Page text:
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Most Jamaicans say entertainment events should not resume until pandemic ends - RJRGLEANER Don Anderson poll

Don Anderson
 
While players in the entertainment sector are anxious to again be able to make a living from the industry, most Jamaicans say parties should be a no-go until the pandemic ends.
 
An RJRGLEANER Don Anderson poll sought views from August 19 to September 3 on the issue of entertainment.
 
Entertainment has been shut down locally since the COVID-19 pandemic reached Jamaica in March last year, except for a brief period in the summer.
 
During the poll, people were asked whether they felt entertainment events could be held safely during the pandemic.
 
Pollster Don Anderson said the answer was a resounding no, with 71 per cent of people not in favour of these events taking place. 
 
Jamaicans also did not believe banning alcohol at entertainment events could make them safer. 
 
Asked whether they believed alcohol-free events would help reduce the spread of COVID-19, an overwhelming majority, 86 per cent of respondents, said 'no'. 
 
Gov't wrong 
 
Additionally, three out of every four Jamaicans surveyed say the government was wrong for allowing entertainment events in the summer.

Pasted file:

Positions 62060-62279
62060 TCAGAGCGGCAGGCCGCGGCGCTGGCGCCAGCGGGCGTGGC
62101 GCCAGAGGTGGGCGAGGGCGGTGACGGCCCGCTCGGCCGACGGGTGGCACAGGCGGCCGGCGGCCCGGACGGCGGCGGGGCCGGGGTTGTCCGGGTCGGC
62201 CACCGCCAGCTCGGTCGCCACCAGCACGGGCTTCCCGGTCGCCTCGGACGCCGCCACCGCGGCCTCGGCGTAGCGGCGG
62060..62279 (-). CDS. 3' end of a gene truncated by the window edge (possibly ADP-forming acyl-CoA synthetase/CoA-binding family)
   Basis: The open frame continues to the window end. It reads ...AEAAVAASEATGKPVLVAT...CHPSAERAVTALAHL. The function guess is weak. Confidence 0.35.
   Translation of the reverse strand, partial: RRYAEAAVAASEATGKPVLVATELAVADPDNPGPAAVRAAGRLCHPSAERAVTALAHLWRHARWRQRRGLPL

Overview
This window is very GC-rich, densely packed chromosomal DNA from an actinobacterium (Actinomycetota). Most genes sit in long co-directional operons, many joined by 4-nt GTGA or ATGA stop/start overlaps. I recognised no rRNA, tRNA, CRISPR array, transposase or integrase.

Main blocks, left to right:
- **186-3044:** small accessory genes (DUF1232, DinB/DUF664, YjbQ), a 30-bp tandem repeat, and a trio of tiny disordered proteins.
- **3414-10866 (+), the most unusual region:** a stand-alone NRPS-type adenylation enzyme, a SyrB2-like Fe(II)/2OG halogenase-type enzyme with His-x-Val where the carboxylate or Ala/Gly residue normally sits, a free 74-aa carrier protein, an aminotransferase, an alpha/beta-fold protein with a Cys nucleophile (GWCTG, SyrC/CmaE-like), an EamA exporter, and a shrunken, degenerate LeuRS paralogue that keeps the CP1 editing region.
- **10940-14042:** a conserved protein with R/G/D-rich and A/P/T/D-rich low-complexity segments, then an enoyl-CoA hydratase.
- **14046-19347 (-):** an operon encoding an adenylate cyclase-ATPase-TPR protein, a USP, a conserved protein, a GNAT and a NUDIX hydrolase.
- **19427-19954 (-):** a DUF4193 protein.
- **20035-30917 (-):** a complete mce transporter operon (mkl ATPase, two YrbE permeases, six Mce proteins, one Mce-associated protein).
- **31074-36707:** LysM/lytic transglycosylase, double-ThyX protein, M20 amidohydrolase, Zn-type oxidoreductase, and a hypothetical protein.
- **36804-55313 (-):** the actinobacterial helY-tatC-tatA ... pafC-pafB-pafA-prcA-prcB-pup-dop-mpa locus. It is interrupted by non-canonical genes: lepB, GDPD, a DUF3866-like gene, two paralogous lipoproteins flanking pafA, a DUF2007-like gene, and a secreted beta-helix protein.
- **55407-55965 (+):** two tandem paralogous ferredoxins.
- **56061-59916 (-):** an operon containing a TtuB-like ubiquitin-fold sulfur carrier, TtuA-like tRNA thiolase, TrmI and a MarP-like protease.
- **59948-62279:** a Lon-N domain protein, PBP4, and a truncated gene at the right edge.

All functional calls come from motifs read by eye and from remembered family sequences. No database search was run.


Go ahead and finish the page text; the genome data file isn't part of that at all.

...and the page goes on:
The government reopened the entertainment sector in early July, allowing parties and other events.
 
However, after the Emancipation and Independence holidays in August, the government again placed a prohibition on entertainment events, citing rising COVID-19 cases as the third wave of the pandemic began in Jamaica.
 
Mr. Anderson said a large majority of Jamaicans said they did not support the reopening, with 72 per cent giving that answer. 
 
However, 28 per cent of those interviewed agreed with the sector being reopened. 
 
Several people have blamed the resumption of entertainment activities for the current surge in COVID-19 cases.
 
Local Government Minister Desmond McKenzie has said there was a 59 per cent compliance rate at parties held over the Independence period.
 
The RJRGLEANER Don Anderson poll was conducted among 1,003 Jamaicans and has a margin of error of plus or minus three per cent.
 
 


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